Another Massachusetts pol struggling to draw a clear line in the values debate: Massachusetts Gov. Mitt Romney (R) seeks to explain his position on stem cells and cloning in a Boston Globe op-ed.

In addition to the New York GOP dinner and a little fundraising of his own today, Schwarzenegger also does Hannity and Colmes.  A Democratic source tells First Read that teachers, nurses, and other first responders plan to picket Schwarzenegger's fundraising events in New York today and in DC tomorrow.

The New York Times recalls how Schwarzenegger campaigned in 2003 on ridding California politics of special interests in pointing out how he hopes to raise $50 million -- much of that amount from business groups -- to ensure that his reform proposals become law.  The Times notes, “California Common Cause, which is a major backer of one of Mr. Schwarzenegger's most significant initiatives, the bid to have the boundaries of legislative districts decided by a panel of retired judges rather than elected officials, is among the groups expressing alarm at the fund-raising." 

Schwarzenegger said at his annual fitness expo in Columbus, OH yesterday that vending machine junk food should be replaced with fresh vegetables -- and that he's not focusing on running for president, which is a bit different from not being interested in running for president. – Los Angeles Times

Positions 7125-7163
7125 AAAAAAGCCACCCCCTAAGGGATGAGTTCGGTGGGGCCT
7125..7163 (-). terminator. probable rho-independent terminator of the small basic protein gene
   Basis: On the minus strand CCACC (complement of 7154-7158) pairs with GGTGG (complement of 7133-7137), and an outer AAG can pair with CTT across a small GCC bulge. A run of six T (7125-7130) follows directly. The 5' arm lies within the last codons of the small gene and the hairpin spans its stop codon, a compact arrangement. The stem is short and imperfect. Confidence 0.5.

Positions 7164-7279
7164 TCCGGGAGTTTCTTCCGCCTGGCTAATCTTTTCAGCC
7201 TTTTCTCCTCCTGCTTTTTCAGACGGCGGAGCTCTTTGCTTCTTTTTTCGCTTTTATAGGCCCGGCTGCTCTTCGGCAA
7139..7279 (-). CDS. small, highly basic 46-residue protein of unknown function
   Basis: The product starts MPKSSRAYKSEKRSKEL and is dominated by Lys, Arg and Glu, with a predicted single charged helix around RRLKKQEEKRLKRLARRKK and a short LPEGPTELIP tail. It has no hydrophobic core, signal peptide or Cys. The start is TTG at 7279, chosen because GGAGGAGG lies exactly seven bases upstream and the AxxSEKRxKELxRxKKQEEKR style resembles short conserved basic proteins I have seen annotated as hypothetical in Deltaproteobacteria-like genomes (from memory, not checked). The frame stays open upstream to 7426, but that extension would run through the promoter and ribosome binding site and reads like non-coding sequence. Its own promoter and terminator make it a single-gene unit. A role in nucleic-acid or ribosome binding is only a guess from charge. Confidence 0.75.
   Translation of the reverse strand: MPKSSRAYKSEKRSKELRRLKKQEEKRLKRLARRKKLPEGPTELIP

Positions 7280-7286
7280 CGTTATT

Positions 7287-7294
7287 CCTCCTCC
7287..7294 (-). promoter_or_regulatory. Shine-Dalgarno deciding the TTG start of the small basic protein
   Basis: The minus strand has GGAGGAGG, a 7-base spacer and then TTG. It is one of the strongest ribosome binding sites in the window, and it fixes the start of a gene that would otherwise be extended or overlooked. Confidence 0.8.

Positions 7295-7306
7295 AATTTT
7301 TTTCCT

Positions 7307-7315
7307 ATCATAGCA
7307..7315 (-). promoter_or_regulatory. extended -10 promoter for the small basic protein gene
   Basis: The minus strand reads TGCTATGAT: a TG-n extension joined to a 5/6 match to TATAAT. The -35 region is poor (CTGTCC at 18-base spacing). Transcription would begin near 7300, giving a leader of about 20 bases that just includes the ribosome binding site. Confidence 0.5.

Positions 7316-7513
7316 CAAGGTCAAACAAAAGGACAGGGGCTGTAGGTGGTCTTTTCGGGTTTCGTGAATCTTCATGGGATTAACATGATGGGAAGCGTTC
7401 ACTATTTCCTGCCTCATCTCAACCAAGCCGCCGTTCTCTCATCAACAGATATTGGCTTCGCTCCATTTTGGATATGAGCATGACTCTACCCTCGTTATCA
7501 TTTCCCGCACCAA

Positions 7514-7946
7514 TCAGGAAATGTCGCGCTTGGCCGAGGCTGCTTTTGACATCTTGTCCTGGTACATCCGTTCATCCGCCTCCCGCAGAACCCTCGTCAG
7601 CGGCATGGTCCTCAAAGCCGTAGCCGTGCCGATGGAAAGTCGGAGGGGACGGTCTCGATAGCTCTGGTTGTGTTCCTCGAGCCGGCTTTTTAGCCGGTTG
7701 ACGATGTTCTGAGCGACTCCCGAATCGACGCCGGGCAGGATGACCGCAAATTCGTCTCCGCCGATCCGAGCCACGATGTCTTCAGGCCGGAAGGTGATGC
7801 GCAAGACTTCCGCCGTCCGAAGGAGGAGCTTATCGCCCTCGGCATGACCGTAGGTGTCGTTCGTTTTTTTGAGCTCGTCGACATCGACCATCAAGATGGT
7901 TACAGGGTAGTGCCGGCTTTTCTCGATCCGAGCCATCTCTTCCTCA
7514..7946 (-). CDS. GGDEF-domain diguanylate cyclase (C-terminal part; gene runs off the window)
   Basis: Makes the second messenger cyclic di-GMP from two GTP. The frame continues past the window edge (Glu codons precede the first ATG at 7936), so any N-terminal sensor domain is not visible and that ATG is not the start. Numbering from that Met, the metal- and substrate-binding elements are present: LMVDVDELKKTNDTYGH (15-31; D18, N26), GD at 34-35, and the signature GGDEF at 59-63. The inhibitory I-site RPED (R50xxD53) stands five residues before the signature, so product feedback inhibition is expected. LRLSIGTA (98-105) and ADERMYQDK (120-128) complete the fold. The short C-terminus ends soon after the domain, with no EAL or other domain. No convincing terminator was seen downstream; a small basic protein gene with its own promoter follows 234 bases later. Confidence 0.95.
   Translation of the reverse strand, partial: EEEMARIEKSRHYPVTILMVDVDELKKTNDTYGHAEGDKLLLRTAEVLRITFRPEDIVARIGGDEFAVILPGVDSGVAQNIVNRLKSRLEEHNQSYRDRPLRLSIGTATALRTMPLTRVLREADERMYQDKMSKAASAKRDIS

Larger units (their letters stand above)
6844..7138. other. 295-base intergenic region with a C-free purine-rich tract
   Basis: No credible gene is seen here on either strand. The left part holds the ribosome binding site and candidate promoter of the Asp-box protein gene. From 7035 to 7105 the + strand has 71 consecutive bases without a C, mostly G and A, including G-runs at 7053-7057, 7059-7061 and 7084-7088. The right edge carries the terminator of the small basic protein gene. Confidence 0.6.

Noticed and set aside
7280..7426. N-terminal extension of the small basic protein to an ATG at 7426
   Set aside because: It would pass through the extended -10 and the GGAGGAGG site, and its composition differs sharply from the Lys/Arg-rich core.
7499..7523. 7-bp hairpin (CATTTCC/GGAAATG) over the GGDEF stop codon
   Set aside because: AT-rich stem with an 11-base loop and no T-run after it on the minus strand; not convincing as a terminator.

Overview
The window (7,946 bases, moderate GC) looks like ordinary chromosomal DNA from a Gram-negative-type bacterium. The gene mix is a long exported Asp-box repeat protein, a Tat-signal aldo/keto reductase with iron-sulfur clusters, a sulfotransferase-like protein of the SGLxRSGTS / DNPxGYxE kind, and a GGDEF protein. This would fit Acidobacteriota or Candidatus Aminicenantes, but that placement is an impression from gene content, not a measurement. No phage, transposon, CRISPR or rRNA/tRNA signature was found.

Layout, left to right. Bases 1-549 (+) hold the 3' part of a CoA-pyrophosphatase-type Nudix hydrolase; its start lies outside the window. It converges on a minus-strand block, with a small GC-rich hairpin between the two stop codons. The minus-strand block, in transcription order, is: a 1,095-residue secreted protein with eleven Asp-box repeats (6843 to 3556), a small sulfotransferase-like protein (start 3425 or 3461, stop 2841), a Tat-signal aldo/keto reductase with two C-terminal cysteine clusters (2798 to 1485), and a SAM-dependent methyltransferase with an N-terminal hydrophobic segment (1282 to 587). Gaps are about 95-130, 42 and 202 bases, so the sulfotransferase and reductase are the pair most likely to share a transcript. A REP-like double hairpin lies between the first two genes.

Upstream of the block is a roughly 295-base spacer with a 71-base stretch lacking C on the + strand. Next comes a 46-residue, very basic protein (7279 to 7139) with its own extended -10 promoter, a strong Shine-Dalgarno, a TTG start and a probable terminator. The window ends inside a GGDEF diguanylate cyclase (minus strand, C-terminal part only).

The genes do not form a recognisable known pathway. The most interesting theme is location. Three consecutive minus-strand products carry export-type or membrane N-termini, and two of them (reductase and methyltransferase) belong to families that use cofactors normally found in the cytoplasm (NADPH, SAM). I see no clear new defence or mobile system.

Some political observers in Los Angeles believe that Mayor James Hahn's service will ultimately be cut short by tomorrow's primary.  As we have mentioned before, there is a real possibility that Hahn might not make the May 17 runoff; the most recent Los Angeles Times poll has Antonio Villaraigosa at 24%, Bob Hertzberg at 21%, and Hahn at 20%.  However, LA political consultant Joe Cerrell tells First Read that if Hahn makes the runoff, it's very likely he'll go on to win re-election.  In 2001, Cerrell says, Hahn won the run off against Villaraigosa because -- in city whose politics are divided by race, geography, and ideology -- he was everyone's second choice.  This year, either against liberal Latino Villaraigosa or against Hertzberg, who has been playing up his ties to Schwarzenegger, Hahn could once again be that second choice.